The creative team behind “The Good Catholic” will begin shooting another film in Bloomington Friday.
Indiana-based Pigasus Pictures plans to produce six films in Indiana over the next three years, beginning with a dark comedy called “Ms. White Light.”
Indiana University graduate Paul Shoulberg is writing and directing the movie. He also wrote and directed “The Good Catholic.”
The film follows a woman capable of removing fear from terminally ill patients, and includes elements of the supernatural. The film will feature Roberta Colindrez in the lead role of Lex Cordova. Zachary Spicer, CEO of Pigasus Pictures and producer for both films, will play what he calls “a psychic with ulterior motives.” Other actors involved in the project include Carson Meyer, John Ortiz and Judith Light.
Spicer, who also played the role of Father Daniel in “The Good Catholic,” says the film industry is concentrated in larger cities like New York and Los Angeles, but Indiana has its own appeal.
“I think it’s important to have a voice and to have a new storytelling entity,” Spicer says. “Not in New York and not in L.A., but actually in the middle of the country, and start getting new conversations going and changing the conversations we’re currently having.”
Spicer also attended IU with Pigasus Pictures COO John Armstrong.
Armstrong, who will co-produce “Ms. White Light” with Spicer, says Indiana is a part of each of the movies they’re creating.
“Indiana is really in our DNA,” Armstrong says. “And so the stories that we tell, although you might see them, they do have universal appeal to other people and other groups, they are infused with the spirit of us and our roots. And our roots are here.”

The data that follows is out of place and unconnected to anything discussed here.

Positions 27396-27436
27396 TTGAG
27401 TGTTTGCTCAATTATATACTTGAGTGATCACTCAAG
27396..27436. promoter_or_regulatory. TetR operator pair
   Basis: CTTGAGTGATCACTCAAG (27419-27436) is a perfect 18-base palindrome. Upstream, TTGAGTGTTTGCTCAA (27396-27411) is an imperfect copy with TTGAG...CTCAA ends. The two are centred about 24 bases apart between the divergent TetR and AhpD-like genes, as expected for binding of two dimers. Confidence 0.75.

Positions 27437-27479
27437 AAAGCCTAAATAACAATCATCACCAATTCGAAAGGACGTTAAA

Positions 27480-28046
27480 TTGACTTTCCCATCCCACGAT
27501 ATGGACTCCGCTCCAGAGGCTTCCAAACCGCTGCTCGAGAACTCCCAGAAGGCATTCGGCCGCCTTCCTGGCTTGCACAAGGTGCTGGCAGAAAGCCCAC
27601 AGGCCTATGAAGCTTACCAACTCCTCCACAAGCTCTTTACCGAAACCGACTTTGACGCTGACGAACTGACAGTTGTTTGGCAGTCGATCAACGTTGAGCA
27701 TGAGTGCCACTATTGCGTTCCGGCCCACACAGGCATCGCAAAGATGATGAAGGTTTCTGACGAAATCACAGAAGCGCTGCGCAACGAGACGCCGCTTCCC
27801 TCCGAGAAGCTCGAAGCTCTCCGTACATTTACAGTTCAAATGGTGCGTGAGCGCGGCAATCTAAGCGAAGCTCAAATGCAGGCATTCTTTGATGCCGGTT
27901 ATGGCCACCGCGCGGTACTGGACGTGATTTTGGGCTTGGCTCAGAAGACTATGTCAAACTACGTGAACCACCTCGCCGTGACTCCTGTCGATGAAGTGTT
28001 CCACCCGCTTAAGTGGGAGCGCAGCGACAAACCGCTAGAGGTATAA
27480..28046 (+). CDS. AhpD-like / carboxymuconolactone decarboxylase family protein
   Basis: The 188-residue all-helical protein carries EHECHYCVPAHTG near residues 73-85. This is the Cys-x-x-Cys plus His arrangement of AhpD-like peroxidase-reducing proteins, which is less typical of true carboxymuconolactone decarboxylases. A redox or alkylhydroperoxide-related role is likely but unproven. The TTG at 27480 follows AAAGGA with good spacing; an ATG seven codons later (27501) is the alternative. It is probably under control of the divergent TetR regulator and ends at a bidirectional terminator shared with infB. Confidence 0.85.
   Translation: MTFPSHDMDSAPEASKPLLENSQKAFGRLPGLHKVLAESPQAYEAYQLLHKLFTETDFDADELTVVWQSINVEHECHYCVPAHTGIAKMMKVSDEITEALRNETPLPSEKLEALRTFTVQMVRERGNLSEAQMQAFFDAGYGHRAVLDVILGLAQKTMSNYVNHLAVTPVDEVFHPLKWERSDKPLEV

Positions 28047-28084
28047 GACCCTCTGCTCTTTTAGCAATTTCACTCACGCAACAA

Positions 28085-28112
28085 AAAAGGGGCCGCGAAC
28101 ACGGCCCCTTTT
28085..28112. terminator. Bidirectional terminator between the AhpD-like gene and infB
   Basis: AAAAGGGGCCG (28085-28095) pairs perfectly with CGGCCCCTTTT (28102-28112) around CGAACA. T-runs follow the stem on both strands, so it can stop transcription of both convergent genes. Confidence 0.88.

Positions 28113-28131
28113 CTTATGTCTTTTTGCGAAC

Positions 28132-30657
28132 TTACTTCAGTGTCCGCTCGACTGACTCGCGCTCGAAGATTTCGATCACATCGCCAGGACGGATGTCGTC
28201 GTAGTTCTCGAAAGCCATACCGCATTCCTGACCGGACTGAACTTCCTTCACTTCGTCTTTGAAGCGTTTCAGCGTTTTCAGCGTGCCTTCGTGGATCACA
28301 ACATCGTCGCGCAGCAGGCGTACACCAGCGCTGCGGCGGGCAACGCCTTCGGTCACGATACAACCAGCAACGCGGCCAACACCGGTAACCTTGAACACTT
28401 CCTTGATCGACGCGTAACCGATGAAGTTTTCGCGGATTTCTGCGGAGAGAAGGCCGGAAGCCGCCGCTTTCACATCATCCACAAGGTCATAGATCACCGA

Armstrong says the six upcoming films will cover a wide range of genres, including indie dramas, comedies and family-based films. He says the films will have a wide appeal.
“Our company’s mission is really to be Indiana’s premier film company,” Armstrong says. “We have three goals: to create jobs, to retain Indiana talent, and to inspire the next generation of young people in Indiana.”
Armstrong says the company is already doing all three of those things.
Pigasus Pictures is working closely with the community to create an infrastructure. On both “The Good Catholic” and “Ms. White Light,” the company has offered internships through The Media School at Indiana University and worked with local businesses for funding.
He says the company also created a statewide screenwriting competition for local high schools called Project Pigasus, which began last year. The winning script was produced into a fully-fledged short film.
A recent proposal to offer tax credits to filmmakers in the state failed to pass. But Spicer thinks his company can prove there’s a future for Indiana’s film industry by creating these films, and providing long-term employment opportunities to Hoosiers.
“So I believe if you build up that infrastructure and people can start to see the possibilities and the economic activity that surrounds film, and how much it affects the community that it’s in, that that just helps continue the conversation,” Spicer says.
Regardless of whether lawmakers decide to provide incentives for filmmakers in Indiana, both Spicer and Armstrong say Pigasus Pictures will continue to create movies in Indiana.